shopping or cooking tend to be affected first.1  Assess memory and cognitive functioning »  Assess memory by asking the person to repeat three common words immediately. whether the person often forgets where they put things. day of week. and place (where is the person being tested. “What do you do with a hammer?” »  Ask the informant when these problems started and whether they have been getting worse over time. »  Ask. lasting days. feeding and toileting are only affected later. season and year). »  You will need to know the “usual activities” for older people in your area and for this particular family. then again 3 – 5 minutes later. domestic or social activities Dementia can also be assessed using any locally validated tool. More complex tasks such as managing a household budget. such as. weeks or longer. Do they sometimes forget what happened the day before? Does the person sometimes forget where they are? »  Test language skills by asking the person to name parts of the body. if the problems are relatively minor. »  Assess orientation to time (time of day. memory and orientation. Are there any time periods. Explore whether there have been any recent progressive changes.2  Interview key informant »  In an interview with a key informant (someone who knows the person well). Occasional memory lapses are common in older people. ask about recent changes in thinking and reasoning. when thinking and memory are completely back to normal? »  Identifying problems with daily activities can be difficult if the family minimizes these problems. 2. or give up activities? . Core self-care activities such as dressing. washing. or where is the nearest market or store to their home). whereas some problems can be significant even if infrequent.53 Dementia Intervention Details Identifying Dementia Identifying dementia requires: DEM 2 »  Assessment of memory and cognitive functioning using simple tests and 2. or if families routinely provide extensive support and care for older people. perform them less well. for example. »  Confirmation by interviewing a family member or other person who knows the person well that these problems: –  Developed fairly recently –  Have been getting worse AND –  Are causing regular difficulties in carrying out daily work. Does the person make errors or take longer to carry out tasks. and explaining the function of an item.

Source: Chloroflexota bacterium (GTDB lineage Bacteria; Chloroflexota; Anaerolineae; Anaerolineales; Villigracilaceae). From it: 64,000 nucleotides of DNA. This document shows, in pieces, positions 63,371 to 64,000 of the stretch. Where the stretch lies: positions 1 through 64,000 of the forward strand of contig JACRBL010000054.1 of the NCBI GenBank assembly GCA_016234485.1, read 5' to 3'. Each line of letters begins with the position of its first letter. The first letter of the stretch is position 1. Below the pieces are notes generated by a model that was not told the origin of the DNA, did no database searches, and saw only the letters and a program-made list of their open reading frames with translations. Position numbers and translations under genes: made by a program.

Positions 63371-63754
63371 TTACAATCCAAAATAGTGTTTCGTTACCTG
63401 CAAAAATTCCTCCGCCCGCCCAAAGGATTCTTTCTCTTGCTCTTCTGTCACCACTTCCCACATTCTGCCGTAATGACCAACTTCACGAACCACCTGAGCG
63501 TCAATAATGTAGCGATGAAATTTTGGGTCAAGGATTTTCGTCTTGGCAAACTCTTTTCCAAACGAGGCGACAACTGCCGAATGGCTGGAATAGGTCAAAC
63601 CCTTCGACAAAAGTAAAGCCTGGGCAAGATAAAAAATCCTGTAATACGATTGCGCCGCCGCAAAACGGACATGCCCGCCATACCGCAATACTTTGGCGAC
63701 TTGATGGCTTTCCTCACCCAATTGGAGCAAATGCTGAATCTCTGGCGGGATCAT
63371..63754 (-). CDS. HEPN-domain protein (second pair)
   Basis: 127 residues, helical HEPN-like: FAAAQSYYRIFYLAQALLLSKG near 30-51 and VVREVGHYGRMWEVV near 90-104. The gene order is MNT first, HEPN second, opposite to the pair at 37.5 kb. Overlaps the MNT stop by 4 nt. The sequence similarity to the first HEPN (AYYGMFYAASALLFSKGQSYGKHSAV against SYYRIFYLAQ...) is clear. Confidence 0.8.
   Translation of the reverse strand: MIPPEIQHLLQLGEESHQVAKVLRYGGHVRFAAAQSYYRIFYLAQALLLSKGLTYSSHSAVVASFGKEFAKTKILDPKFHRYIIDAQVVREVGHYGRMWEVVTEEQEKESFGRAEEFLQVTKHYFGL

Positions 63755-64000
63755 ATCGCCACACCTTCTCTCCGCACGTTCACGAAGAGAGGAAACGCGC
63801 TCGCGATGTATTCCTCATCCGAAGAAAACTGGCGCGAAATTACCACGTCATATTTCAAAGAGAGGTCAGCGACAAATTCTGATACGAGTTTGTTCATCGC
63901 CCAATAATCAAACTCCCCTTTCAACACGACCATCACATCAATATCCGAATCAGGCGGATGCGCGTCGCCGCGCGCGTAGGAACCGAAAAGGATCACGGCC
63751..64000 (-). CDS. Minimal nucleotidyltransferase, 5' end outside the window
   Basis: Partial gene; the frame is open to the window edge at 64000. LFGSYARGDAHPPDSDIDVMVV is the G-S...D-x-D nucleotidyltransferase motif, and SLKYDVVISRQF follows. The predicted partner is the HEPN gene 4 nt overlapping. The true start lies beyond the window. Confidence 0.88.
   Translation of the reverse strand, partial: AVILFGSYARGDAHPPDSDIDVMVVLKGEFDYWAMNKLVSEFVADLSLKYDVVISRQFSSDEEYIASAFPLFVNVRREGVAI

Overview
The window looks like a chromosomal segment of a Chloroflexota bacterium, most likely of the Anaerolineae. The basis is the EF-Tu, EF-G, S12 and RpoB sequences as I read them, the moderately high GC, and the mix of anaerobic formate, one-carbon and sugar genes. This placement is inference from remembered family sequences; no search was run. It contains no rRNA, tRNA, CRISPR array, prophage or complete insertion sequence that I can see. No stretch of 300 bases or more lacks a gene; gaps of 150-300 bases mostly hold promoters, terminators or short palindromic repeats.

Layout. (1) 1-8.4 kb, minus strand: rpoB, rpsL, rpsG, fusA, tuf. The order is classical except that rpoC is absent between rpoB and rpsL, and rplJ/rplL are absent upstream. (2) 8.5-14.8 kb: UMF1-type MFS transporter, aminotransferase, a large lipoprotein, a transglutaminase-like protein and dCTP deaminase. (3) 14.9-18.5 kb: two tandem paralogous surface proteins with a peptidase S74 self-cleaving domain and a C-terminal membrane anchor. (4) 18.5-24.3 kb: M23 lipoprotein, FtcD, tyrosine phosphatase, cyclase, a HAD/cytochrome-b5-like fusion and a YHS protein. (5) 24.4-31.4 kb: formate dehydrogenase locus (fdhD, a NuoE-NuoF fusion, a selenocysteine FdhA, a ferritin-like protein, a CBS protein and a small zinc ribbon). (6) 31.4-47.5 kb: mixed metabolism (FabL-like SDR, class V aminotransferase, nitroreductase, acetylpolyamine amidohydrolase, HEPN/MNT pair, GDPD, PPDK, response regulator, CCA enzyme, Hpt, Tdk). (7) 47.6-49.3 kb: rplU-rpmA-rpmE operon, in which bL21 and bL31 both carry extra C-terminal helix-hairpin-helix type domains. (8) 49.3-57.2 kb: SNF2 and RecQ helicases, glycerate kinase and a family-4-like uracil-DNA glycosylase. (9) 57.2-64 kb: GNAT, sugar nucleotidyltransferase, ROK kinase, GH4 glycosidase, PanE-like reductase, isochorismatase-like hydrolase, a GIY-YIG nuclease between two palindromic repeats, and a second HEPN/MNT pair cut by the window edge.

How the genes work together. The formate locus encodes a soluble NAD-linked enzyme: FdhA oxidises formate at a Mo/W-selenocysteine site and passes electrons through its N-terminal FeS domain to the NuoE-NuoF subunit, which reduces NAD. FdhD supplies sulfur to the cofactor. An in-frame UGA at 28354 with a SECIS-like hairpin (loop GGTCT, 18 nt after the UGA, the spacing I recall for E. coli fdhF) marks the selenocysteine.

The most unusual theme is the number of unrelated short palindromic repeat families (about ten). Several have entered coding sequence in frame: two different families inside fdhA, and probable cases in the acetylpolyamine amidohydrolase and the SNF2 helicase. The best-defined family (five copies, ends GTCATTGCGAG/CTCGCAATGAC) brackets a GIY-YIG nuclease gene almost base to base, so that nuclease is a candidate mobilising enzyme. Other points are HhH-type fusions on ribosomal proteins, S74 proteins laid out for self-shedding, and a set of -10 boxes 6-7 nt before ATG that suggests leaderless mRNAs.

to stimulate memories and to enable people to share and value their experiences.1  Conveying the results of the assessment Ask people who are assessed for possible dementia whether they wish to know the diagnosis and with whom it should be shared. magnifying glass. »  Recommend making adaptations in the person’s home. and inform the person and carer of any other support available in their community. »  Use materials such as newspapers. Assist in liaison with available social resources. functioning and mobility Plan for activities of daily living in a way that maximizes independent activity. A lot can be done to make the person more comfortable and to make life less stressful for the carer. helps to adapt and develop skills. »  Dementia is an illness of the brain and tends to get worse over time. Try to minimize competing noises. Listen carefully to what the person has to say. Signs for key locations (e. bath. hearing aids). 3. there is much that can be done to help and support the person and the family. Consider saying: »  Give advice to maintain independent toileting skills. »  Although there is no cure. toilet. if available. »  Use simple short sentences to make verbal communication clear. place and person. family albums and household items to promote communication. The explanation should be tailored to their ability to understand and retain information. to orient them to current events. »  Many specific concerns and behaviours can be managed as they arise. or other people’s conversation. bedroom) can help to ensure that the person does not get lost or lose orientation while at home. Start with giving basic information – but do not overload with too much information. It can be helpful to add hand-rails or ramps. Make a realistic offer of ongoing help and support.Dementia Intervention Details Psychosocial interventions 3. weather.g.3  Promote independence. »  Refer to occupational therapy. time and names of people) to people with dementia to help them to remain oriented to time. »  Manage sensory deficits (such as low vision. including prompting and regulation of fluid intake (if incontinence occurs. date. Dementia » Intervention Details 54 . such as the radio.2  Psychosocial interventions for cognitive symptoms and functioning »  Provide regular orientation information (e. all possible causes should be assessed and treatment options tried before concluding it is permanent). Specifically consider the following: DEM 3 3. »  Keep things simple. day. enhances function. poor hearing) with appropriate devices (e. TV.g. »  Recommend physical activity and exercise to maintain mobility and to reduce the risk of falls. avoid changes to routine and avoid exposing the person to unfamiliar and bewildering places unless this is necessary. »  Advise recreational activities (tailored to the stage of dementia). »  Inform family members that it is important to keep the floor of the person’s home without clutter as to reduce the risk of falling. radio or TV programmes.g. Facilitate rehabilitation in the community involving people and their carers in planning and implementation of these interventions. and minimizes need for support.